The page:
Flash forward to this week, which is Drive Smart. A campaign run by Student Council in which students and staff bring awareness to how dangerous driving can be, and how much it can harm everyone around them. Manitou has won Drive Smart twice over the past two years.

In Principal Glenn Hard’s viewpoint, Drive Smart is about planting a seed in students’ and adults’ minds before they choose to drive recklessly.

The death of Ryan Lanosga would be a great opportunity to further teach students that there can be consequences for driving irresponsibility, right?

The school even had plans to have four of Lanosga’s friends at Manitou to talk about the effect that his death had on them.

The four students were Konnor Kaltenbacher (11), Atticus Fredrickson (11), Bryce Coop (11) and Patrick Hain (12).

A couple of them already prepared for their speech that they were going to give on Thursday November 18, during the assembly.

The school, however, changed their mind and decided that Lanosga should not be talked about at all, as it coils have brough up too many bad memories that could trigger students into emotional trauma according to Principal Hard.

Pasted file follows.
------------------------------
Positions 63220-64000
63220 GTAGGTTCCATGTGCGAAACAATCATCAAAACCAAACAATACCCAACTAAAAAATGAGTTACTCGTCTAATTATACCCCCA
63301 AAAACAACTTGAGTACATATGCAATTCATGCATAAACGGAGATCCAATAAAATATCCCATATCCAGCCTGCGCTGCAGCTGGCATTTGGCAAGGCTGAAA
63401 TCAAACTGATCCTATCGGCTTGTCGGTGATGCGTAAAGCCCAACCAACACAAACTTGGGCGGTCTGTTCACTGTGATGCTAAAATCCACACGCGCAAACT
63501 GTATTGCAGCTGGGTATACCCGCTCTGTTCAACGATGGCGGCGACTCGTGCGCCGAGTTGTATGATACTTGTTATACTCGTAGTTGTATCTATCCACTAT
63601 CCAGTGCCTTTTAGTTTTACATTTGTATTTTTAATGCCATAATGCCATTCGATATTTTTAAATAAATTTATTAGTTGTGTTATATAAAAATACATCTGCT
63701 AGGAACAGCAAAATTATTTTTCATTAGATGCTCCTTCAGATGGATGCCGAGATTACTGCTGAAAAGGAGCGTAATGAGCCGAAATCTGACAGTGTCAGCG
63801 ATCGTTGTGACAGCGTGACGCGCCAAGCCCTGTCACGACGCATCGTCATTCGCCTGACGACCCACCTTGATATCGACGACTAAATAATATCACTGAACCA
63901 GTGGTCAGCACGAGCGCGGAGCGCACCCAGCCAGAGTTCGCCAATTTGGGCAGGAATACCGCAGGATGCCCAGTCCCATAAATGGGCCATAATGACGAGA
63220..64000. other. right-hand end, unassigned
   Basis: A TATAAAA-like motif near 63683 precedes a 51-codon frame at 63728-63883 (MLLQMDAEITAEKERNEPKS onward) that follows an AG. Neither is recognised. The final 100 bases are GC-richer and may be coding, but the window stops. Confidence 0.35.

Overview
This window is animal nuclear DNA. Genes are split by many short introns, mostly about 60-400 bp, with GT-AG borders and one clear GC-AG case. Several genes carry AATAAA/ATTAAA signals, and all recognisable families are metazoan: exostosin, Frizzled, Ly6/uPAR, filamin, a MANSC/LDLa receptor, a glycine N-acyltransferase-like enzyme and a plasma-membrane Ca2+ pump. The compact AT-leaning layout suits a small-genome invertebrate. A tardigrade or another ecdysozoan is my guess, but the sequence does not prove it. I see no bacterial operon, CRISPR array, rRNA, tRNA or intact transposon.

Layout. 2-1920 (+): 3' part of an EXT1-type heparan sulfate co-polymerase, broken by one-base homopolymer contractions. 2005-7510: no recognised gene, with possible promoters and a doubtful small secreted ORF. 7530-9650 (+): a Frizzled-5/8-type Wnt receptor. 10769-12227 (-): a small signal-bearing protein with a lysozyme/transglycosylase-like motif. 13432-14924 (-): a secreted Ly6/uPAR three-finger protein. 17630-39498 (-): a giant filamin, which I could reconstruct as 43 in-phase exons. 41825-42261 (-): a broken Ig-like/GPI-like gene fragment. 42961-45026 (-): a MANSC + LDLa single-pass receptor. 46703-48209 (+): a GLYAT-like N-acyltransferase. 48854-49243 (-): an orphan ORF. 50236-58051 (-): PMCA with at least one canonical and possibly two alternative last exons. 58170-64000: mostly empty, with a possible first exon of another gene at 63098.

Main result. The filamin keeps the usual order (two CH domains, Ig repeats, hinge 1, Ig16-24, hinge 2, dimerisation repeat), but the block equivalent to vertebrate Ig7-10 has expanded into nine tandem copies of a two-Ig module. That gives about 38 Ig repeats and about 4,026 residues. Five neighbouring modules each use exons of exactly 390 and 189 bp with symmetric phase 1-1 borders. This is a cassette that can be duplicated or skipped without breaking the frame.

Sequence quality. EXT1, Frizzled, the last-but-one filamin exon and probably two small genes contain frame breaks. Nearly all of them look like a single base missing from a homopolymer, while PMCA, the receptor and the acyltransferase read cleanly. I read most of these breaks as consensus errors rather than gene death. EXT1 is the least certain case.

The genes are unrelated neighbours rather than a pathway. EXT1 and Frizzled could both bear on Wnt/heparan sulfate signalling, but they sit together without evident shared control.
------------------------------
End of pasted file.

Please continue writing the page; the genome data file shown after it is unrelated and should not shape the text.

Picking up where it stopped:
“The time frame, it hasn’t been really long since Ryan’s death so we really wanted to be sensitive to an entire population not bringing up in an attempt to just bring an awareness,” said Hard.

The four students were disappointed that the school would at first give them this opportunity and then suddenly change their minds, one of them was Fredrickson.

“It meant a lot to me and I was just put disappointed when not only did they not let us speak, but they swept the whole situate situation under the table as if it never happened,” said Fredrickson.

Instead of the four students speaking this past Thursday, students from schools across the Pikes Peak region ranging from Lewis Palmer to St. Mary’s spoke, and statistics were read aloud about texting and driving, intoxicated while driving and, being distracting at driving. Then all names of students and faculty were shown in a slide show.

Whilst the slide show ran through over 540 students names, taking over two minutes, students began to look to their left or right and chat with a friend. Kids were cracking jokes and not even paying attention to the slides.